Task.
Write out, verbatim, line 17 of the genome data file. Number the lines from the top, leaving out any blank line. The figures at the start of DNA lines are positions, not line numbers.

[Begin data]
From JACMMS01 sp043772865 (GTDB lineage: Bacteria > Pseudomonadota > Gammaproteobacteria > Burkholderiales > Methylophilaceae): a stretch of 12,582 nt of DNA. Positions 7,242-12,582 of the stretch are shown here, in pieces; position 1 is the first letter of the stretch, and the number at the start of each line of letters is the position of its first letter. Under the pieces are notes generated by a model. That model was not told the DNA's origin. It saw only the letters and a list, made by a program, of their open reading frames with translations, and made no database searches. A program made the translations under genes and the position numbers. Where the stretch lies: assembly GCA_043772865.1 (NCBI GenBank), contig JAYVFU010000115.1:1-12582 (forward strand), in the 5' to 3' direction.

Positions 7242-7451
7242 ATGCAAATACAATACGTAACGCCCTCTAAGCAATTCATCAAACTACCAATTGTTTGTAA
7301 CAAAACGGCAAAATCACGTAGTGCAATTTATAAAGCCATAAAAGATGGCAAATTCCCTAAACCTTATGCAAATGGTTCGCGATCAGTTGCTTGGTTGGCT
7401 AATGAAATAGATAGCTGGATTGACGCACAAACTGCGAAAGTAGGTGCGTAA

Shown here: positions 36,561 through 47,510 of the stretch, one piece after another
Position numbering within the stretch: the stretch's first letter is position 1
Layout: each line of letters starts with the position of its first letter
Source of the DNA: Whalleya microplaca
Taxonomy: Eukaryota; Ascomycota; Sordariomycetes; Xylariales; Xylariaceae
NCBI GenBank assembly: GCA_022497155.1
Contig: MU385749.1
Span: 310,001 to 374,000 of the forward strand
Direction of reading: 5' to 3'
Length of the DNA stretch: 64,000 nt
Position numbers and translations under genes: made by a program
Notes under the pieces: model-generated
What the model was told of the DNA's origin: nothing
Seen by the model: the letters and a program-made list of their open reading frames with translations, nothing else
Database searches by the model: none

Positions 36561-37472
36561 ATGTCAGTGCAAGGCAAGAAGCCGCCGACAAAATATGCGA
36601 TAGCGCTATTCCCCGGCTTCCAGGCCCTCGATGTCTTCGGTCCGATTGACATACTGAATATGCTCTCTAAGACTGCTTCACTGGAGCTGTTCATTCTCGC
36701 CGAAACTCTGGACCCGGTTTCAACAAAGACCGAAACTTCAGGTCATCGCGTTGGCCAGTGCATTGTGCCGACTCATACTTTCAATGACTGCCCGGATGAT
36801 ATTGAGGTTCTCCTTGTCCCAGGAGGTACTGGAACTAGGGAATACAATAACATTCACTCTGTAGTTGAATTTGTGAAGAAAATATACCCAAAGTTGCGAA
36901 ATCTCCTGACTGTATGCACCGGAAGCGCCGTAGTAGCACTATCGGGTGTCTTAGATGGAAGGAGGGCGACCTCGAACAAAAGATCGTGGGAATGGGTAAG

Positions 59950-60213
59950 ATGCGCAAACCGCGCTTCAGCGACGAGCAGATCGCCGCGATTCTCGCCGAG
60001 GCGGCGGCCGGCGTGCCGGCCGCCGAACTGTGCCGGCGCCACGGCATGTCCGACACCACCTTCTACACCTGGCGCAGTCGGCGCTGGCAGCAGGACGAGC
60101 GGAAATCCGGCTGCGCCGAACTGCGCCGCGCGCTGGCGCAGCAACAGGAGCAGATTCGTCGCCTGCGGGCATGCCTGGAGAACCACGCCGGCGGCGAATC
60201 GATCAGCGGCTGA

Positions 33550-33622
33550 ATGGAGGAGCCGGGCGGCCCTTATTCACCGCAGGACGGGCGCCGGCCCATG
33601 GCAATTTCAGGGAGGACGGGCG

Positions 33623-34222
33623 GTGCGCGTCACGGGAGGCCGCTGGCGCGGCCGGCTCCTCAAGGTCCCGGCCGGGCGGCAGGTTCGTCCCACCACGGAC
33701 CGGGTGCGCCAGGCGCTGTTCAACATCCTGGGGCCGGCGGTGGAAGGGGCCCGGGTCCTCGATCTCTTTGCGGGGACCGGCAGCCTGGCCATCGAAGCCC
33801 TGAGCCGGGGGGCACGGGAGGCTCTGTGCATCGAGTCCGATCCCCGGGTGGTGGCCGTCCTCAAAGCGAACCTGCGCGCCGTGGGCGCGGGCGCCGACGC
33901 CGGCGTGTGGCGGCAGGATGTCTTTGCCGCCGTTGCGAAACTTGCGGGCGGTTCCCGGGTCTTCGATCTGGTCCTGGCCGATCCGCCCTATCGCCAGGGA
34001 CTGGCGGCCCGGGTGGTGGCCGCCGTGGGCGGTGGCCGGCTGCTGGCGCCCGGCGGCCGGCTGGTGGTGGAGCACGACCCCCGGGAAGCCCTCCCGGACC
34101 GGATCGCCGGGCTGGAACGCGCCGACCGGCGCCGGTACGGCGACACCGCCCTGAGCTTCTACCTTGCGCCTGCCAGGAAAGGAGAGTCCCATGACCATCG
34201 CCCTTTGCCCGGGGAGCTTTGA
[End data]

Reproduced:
Notes under the pieces: model-generated